WASHINGTON -- Edward Snowden, the fugitive American contractor who revealed details of the U.S. governments extensive spying network, so far has evaded capture by hop-scotching around the world with the help of nations that have their own beefs with the United States.
Lucky for him, there are plenty.
While they dont share Snowdens stated cause of government transparency, countries such as China, Russia and Ecuador all have extended him assistance in what analysts say is a rare chance for payback over unwelcome U.S. policies. Snowdens revelations that U.S. surveillance extended to foreign countries only adds to the willingness of nations to dismiss the Obama administrations demands for Snowdens immediate extradition to the United States, analysts said.
They really see this as an opportunity to poke a finger in the eye of the United States, said Ronak D. Desai, a specialist on U.S.-Asia relations with the Truman National Security Project, a leadership training institution in Washington. This gives them the ability to stand up to a giant and say, We dont have to do what you say.
Take the case of Hong Kong, the semi-autonomous Chinese territory that allowed Snowden to leave, reportedly for Russia, rather than hold him as U.S. authorities had demanded. Hong Kongs official announcement of Snowdens departure said there was no cause to hold him because U.S. documents did not fully comply with the legal requirements under Hong Kong law. But the statement ends with what could be the real reason Hong Kong and its administrators in Beijing looked the other way as Snowden fled.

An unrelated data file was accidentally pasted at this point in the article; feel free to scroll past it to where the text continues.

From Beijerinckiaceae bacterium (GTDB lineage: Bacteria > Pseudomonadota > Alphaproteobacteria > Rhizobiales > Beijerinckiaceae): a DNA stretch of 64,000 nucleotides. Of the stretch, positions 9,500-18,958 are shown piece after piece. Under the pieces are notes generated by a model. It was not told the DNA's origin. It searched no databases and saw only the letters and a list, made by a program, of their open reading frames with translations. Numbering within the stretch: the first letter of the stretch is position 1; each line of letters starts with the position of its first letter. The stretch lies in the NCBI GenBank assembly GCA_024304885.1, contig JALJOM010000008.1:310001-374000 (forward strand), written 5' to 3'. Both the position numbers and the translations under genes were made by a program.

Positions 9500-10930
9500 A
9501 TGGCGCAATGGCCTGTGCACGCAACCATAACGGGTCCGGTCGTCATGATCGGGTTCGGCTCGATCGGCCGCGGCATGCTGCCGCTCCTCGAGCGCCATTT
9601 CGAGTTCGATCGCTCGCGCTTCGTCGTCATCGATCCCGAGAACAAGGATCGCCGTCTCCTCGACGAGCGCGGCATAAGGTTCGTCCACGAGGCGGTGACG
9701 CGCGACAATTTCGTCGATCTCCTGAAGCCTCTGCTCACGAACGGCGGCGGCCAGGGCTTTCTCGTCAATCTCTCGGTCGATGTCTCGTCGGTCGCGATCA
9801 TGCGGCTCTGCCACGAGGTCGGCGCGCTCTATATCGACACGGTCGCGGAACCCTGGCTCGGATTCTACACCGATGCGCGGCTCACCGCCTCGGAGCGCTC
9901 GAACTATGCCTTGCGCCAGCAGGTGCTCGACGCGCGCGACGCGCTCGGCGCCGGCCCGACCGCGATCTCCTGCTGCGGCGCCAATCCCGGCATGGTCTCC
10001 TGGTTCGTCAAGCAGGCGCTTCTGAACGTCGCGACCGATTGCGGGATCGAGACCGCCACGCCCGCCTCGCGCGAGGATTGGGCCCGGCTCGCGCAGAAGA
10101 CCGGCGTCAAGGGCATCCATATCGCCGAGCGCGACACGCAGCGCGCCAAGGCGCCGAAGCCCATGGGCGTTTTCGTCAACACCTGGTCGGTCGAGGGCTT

Hong Kong, the statement said, has formally written to the U.S. government requesting clarification on earlier reports about the hacking of computer systems in Hong Kong by U.S. government agencies.
Snowden had claimed that U.S. spying extended to the territory a public relations boon for China after months of hearing U.S. government accusations of cyber attacks and espionage involving U.S. targets. Desai said that Snowdens shrewdness led to the surprise move of Hong Kong and, by extension, China letting him go. Asia observers at first had expected the territory to relent to U.S. demands.
One thing that he had going for him was that he was able to provide ostensibly substantive proof that the surveillance and cyber attacks go in both directions, Desai said. It was a public relations coup because China had been on the defensive for so long.
The State Department wasnt buying that Snowdens flight from Hong Kong was a matter of incomplete paperwork. Spokesman Patrick Ventrell, using unusually forceful terms for a diplomat, repeatedly called it a setback to U.S.-China relations and warned of unspecified consequences. Experts on the region said it remains to be seen how much of a chill this episode will cast over the so-called pivot to Asia that the Obama administration had hoped to execute after decades of being bogged down in the Middle East.
This was a deliberate choice by the government to release a fugitive despite a valid arrest warrant, and that decision, as I said, unquestionably has a negative impact on the U.S.-China relationship, Ventrell told reporters Monday.